well, at least that's how it went down at the beginning of the 20th century. a decade or two later when radio telescopy was developed, we were able to observe these things in a more direct fashion. but it is interesting to follow the historical development of our own location in the galaxy. :)
    • From our point of view. do we just look 360, more stars there, less stars here, therefore we're on the rim side of the galaxy?

      If it was up to visible light only, you'd be right; in fact, I believe it was William Herschel, co-discoverer of Uranus, who first attempted in the late 1700's to make a diagram of the galaxy, based exclusively on visible-light observing. As it turned out, the Milky Way seemed to have a "powder puff" shape and the sun was near the center!

      However, for the better part of the last cen
  • by melvin xavier ( 942849 ) on Tuesday January 10, 2006 @12:11AM (#14433454)
    There might a crash in the stars
    Whose damage leaves oddly-shaped scars
    Astronomists patter,
    "It might be dark matter
    That's making the warp so bizarre!"
  • by raider_red ( 156642 ) on Tuesday January 10, 2006 @12:21AM (#14433490) Journal
    I guess we should have known. The whole friggin' galaxy is warped.
  • by suso ( 153703 ) * on Tuesday January 10, 2006 @12:23AM (#14433503) Homepage Journal
    causing our galaxy to warp 'like a vinyl record left out in the hot Sun.'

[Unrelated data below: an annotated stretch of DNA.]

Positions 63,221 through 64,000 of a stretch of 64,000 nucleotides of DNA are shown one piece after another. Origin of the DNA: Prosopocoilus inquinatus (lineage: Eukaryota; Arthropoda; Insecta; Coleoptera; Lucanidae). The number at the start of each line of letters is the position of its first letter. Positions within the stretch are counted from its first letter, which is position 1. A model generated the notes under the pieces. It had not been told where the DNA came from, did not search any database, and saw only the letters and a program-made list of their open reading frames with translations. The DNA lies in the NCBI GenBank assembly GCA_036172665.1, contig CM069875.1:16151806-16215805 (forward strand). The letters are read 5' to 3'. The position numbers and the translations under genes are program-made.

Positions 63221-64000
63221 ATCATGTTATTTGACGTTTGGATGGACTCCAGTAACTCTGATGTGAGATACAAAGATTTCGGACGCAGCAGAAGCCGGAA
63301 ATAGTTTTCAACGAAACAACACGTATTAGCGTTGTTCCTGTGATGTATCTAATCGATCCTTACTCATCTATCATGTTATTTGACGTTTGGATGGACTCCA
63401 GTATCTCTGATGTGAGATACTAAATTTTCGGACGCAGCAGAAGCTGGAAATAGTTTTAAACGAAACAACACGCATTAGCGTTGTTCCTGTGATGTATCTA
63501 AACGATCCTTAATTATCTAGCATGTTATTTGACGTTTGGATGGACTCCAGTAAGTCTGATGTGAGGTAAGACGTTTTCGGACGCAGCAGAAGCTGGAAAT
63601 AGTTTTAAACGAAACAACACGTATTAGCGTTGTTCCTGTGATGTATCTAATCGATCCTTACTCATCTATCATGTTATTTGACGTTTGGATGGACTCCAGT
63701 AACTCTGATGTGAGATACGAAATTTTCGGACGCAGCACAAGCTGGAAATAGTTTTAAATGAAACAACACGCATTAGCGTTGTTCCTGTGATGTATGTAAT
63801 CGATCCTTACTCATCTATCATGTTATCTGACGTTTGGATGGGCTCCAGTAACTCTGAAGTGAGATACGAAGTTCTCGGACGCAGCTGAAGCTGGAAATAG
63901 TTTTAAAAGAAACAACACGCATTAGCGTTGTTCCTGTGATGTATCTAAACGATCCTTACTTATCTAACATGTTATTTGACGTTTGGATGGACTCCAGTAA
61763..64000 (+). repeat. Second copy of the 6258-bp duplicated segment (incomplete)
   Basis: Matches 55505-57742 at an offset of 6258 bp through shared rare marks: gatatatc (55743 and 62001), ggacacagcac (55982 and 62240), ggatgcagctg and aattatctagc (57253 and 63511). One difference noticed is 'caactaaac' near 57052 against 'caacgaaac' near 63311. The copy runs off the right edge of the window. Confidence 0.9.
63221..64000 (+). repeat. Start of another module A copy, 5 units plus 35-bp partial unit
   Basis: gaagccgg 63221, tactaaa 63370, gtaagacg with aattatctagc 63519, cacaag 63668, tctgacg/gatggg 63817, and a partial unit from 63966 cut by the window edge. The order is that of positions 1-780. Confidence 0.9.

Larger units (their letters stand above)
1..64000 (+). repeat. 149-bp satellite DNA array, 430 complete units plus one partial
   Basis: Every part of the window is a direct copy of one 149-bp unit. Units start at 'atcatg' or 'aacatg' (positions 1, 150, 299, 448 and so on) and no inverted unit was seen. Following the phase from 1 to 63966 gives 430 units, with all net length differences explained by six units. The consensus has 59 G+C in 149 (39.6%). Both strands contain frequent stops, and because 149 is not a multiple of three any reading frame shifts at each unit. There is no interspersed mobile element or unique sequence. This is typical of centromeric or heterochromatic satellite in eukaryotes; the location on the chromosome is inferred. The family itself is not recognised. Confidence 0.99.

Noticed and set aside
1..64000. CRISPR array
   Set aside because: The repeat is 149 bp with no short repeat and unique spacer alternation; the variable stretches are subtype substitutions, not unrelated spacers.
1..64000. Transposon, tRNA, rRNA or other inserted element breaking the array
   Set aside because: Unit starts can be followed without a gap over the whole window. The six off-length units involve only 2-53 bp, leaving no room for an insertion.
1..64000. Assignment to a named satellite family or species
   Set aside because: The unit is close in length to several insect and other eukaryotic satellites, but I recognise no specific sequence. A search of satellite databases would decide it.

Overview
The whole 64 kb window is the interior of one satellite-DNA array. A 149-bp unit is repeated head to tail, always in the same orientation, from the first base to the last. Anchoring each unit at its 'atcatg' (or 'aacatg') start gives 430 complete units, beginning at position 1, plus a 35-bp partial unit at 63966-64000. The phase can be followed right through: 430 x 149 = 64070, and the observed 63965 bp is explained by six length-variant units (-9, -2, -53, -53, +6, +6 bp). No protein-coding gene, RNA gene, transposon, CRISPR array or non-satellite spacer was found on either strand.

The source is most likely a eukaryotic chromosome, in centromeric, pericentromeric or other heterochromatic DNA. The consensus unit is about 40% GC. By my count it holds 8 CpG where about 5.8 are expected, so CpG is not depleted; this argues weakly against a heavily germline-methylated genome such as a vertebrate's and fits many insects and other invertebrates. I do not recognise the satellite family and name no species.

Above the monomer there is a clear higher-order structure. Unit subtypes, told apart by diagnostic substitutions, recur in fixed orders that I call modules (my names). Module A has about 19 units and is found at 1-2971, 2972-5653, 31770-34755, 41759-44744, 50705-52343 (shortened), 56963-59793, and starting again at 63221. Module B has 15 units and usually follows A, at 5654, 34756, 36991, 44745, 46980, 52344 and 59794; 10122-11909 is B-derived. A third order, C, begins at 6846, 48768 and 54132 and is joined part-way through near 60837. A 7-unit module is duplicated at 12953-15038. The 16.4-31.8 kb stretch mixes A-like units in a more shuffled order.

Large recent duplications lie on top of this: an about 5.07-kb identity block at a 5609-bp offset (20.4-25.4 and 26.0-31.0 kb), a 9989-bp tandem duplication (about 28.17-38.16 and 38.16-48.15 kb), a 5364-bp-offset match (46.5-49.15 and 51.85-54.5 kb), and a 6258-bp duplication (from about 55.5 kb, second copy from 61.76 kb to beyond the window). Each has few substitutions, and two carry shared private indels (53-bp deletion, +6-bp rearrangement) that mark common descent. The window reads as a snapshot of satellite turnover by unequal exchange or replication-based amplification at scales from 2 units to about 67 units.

Now that's what I call an extended LP.
  • then it's time to give Facilities a call. It's too hot in the Data Center!
  • Blitz abstract (Score:3, Informative)

    by mattr ( 78516 ) <`mattr' `at' `'> on Tuesday January 10, 2006 @01:40AM (#14433739) Homepage Journal
    Here's the abstract for the presentation by Leo Blitz on the warp. Anyone who was at the AAS, knows someone who does or understands dark matter professionally, how about telling us if this tablecloth fluttering mentioned by Blitz in TFA might be useful as a test of dark matter? Abstract follows.

    AAS 207th Meeting, 8-12 January 2006
    Session 40 Galactic Structure with WIMPS, STARS and Gas
    Oral, Monday, 10:00-11:30am, January 9, 2006, Salon 1

    [40.05] The Shape of the HI Warp in the Outer Milky Way Disk
    E.S. Levine, L. Blitz, C. Heiles (UC Berkeley), M. Weinberg (University of Massachusetts, Amherst)